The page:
6 April 2007

The side that came second

This week BBC Radio 4 has featured many programmes remembering the start of the Falklands War. Just now I heard a promo for another one, that will look at what happened in the lives of the hapless conscripts of Argentina who were eventually defeated, sent home, and then more or less forgotten by their nation. I was sad to hear that more of those soldiers have committed suicide, post war, than those who fell in battle.

Probably fresh out of school, a trooper demonstrates a typical fighting scenario in the Bush War

It reminded me to think again of the many Rhodesian armed forces soldiers, most of them conscripts too, who gave up some of their younger years to fight for something their Government believed in, only to find themselves on the losing side. Shortly after the final ceasefire, there was a tee-shirt being sold that said:

Southern Africa War Games 1972-1979
Rhodesian Armed Forces
Second Place

In the 28 years or so since the end of the bush war, I have counselled dozens of men still tormented by things they saw or did. I have watched sadly as ex RLI troopies became drug-addicted street people, and distantly followed the stories of some who moved on to other wars, became soldiers of fortune, or just simply moved far away to places like Australia or Canada, to get themselves far removed from the past. Unlike the way that the Americans or Brits look after their 'walking wounded', most of the people conscripted into the Rhodesian forces have received absolutely no help. Post traumatic stress disorders, marriages in trouble, problems with anger management, not to mention the physical therapy many could have used, were just as absent in post-independent Zimbabwe, as it seems to have been in Argentina. The hawks will disagree, but war just sucks.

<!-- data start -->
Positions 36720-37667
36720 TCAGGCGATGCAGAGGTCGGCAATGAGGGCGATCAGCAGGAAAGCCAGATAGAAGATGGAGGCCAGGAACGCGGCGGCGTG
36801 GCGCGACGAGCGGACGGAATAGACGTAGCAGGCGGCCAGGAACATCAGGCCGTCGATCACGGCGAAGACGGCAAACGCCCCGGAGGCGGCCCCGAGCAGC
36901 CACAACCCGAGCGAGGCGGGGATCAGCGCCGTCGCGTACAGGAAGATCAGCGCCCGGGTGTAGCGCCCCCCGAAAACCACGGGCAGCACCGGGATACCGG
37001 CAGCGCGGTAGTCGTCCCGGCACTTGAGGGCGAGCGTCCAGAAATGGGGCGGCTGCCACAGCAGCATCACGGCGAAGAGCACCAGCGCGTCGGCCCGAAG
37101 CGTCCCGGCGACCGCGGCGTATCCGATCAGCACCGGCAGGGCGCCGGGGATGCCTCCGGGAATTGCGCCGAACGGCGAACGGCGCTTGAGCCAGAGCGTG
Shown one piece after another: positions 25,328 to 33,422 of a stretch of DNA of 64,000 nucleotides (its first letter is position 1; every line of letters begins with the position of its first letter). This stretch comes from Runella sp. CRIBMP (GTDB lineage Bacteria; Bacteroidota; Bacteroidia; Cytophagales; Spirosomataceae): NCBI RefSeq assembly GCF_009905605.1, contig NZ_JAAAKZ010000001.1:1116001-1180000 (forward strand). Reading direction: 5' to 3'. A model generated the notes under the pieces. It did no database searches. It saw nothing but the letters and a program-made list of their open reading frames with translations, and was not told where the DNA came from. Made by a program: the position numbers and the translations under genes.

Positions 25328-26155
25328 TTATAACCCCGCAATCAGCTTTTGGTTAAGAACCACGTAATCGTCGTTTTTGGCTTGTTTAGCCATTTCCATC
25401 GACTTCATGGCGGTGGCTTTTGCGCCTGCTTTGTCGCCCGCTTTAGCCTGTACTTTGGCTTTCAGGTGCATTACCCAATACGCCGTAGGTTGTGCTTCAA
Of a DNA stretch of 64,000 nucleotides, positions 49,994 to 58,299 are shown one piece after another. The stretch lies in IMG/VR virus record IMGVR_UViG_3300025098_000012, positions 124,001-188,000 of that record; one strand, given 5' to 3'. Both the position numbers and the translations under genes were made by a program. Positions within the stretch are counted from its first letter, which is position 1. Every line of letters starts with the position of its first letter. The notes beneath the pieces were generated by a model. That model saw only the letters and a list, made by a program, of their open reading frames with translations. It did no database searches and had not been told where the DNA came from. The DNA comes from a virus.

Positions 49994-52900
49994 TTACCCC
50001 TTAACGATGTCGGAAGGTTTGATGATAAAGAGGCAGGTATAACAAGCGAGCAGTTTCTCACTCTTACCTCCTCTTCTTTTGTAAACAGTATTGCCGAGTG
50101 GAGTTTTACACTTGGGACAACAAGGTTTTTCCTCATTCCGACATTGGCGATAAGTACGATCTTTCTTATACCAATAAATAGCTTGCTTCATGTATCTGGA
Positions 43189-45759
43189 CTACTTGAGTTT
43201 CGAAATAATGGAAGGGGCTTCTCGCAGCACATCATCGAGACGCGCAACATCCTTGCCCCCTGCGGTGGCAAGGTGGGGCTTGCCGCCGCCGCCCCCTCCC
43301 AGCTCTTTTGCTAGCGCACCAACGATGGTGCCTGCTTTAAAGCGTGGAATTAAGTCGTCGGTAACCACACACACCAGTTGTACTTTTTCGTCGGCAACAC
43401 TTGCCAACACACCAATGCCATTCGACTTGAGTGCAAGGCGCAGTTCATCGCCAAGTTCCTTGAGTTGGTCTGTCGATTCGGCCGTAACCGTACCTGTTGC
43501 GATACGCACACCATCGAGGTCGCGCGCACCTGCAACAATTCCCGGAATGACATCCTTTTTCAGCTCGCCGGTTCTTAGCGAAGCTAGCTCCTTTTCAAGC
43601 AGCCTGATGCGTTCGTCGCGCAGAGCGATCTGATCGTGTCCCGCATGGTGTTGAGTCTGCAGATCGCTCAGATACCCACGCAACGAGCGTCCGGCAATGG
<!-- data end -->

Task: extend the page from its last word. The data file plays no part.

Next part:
Herb Friedman has an interesting and well researched look into the psychological operations in the Bush war.

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